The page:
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Budgeting with balance sheet

I read your article below and have prepared a P&L before and have no problem doing this part. What I am trying to figure out is how I can get the items on my balance sheet to merge with my profit and loss. My boss thinks his profit is now truly the bottom line on his P&L- not the case. Where we used to have rent expense (which was budget for), we now have a mortgage note (which is now under loans payable on the balance sheet) and doesn't reflect on his P&L, yet those expenses do come out of his Operating account. In respect to the working budget and knowing how much you truly have left over at the end of the year, I would imagine you somehow have to account for those expenses on the balance sheet as well (i.e. Distributions, etc.), how is this done when it all does come from what you are spending monthly and what your bottom line is at the end of the year?

Answers

Anonymous
(C2C Specialist) |

To me this seems like the story of the blind men and the elephant. You've got the part(s) down but not the linkage to the whole.

Starting with the P&L is well and good but I'd consider sitting down and reviewing the linkages between the Income Statement, Balance Sheet and the Cash Flow statement.

I'm going to assume a very simple P&L:

Sales:
COGS:
GM:

OH
NIBT
Tax
NI:

I would start with the P&L and discuss how sales become AR and are collected in another period. All of this has an impact on the BS and the CF.

If you can show this and explain it in a way that is understood you should be good.

That said at most companies, a Cost Center manager has their own P&L but rarely ever has their own Balance Sheet. That is usually handled by the Controller's Team or another finance team.

Topic Expert
Alan Hart
Title: Consultant
Company: Pacific Shine Group
(Consultant, Pacific Shine Group) |

In my opinion, based on many years of work in more than several industries I have learned that a budget that does not include the entire chart of accounts is an incomplete budget and is often useless when looking at the overall forecasted performance of the organization, or as I like to refer to as the future financial health of the company. This implies that a forecasted Balance Sheet and the forecasted Statement of Cash Flows must exist for every period (e.g., month) in the budget and must be available for every version of the budget and for every re-forecasting activity that takes place within the budget year.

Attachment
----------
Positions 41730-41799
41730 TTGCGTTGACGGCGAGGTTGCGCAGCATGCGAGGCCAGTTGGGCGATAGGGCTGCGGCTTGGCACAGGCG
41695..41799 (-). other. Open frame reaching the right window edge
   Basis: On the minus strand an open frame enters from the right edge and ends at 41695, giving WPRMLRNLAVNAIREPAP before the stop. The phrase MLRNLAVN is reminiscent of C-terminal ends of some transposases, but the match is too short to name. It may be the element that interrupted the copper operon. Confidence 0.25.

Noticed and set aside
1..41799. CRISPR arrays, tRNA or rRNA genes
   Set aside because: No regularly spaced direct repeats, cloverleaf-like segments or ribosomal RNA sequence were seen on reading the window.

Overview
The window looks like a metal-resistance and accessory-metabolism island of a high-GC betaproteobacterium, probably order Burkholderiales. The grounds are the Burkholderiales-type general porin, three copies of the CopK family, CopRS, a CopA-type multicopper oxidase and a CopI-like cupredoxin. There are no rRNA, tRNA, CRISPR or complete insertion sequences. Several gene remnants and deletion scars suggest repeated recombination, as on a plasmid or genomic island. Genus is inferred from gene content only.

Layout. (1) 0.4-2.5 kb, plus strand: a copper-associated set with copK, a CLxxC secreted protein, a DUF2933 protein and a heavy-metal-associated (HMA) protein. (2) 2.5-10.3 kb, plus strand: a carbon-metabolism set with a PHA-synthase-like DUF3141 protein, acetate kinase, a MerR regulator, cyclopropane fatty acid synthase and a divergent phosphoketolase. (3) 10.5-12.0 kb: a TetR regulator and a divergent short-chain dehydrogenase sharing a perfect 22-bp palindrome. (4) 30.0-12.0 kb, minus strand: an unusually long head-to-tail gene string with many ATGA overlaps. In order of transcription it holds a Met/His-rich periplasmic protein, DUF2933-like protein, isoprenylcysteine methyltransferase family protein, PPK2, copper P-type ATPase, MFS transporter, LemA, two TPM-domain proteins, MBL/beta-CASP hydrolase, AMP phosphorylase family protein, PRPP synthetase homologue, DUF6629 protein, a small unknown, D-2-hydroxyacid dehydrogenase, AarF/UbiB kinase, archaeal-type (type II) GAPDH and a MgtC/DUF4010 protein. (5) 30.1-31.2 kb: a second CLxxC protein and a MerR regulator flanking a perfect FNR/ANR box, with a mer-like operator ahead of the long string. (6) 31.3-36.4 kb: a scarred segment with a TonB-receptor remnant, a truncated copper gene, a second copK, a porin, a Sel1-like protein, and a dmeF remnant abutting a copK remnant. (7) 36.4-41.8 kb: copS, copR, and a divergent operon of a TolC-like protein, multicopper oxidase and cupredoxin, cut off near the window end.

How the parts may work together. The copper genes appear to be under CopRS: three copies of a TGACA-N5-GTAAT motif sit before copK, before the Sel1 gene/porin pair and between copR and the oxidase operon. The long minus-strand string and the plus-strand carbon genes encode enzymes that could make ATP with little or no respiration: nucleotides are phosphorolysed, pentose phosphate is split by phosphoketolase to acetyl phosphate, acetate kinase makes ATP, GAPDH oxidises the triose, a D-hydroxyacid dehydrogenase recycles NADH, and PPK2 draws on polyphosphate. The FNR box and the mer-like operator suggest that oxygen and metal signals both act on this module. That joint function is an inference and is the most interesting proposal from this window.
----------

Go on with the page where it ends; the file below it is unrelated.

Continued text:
Forecasting a periodic balance sheet and statement of cash flows that tightly integrate to the forecasted income statement (P&L) is nearly impossible using conventional tools such as spreadsheets because in order to do this accurately and completely a forecasted balance sheet must behave like an actual period balance sheet, which consists of beginning balances and all transactions (debits and credits) that flow though all balance sheet accounts.

All changes to forecasted revenue and expense items must properly affect balance sheet accounts in the right accounts, the right budget periods and in the correct amounts. Only then will you be able to deliver future period balance sheets (and statements of cash flows) that will correlate with the proposed budget. With forecasted periodic balance sheets you will gain insight into the future financial health of your company and be able to forecast key financial ratios, know whether or not you’ll be able to meet loan covenants and many other key data that will allow management to make sound decisions based on reality and not on intuition.

This can be done with purpose built software applications that are becoming more common in corporate finance and even available to smaller companies, including single user versions. I would urge you to do research on this and find the right software that will do exactly what you are looking for. I’m glad you realize that just putting together a P&L budget is insufficient at best and is probably misleading under most circumstances.

Mark Matheny
Title: VP - FInancial Planning and Analysis
Company: Novolex (formerly Hilex Poly)
(VP - FInancial Planning and Analysis, Novolex (formerly Hilex Poly)) |

What article are you referencing in your opening comment?

Lyle Newkirk
Title: CFO
Company: Corrigo Incorporated
(CFO, Corrigo Incorporated) |

I recommend that each budget contain a cash budget in addition to the P&L. You can create a fairly simple model that links your net income or EBITDA to a condensed balance sheet and cash flow statement.
Potential investors or lenders are likely to ask for balance sheet projections so you should get in the habit of including them in any budget or forecasting exercise.

Topic Expert
Christie Jahn
Title: CFO
Company: Prime Investments & Development
(CFO, Prime Investments & Development) |

Can you present the P&L, BS and Cash flow to him together in summary? It really sounds like you need to provide a cash flow analysis to him. I have worked with a lot of owners/leaders who do not understand how the financials work. I always try to simplify as much as possible in those cases and present what they need to make decisions. Even currently, I supply the entire financials, but always include a summary of high level items so the owners can glance at that summary page and then go back to the detail when they have time.

Anonymous
(Tax/Business Consultant) |

Sounds like the boss already has a fixed mindset of what s/he wants to do.

Suggest you take a F/S approach instead of just the P&L approach when budgeting because focusing on just the P&L side isn't realistic.

Does management understand/comprehend the F/S?
I've met many in business who still don't know how to interpret the basics of a F/S which is not uncommon. Also, each person has their own interpretation of what they get out of financials.

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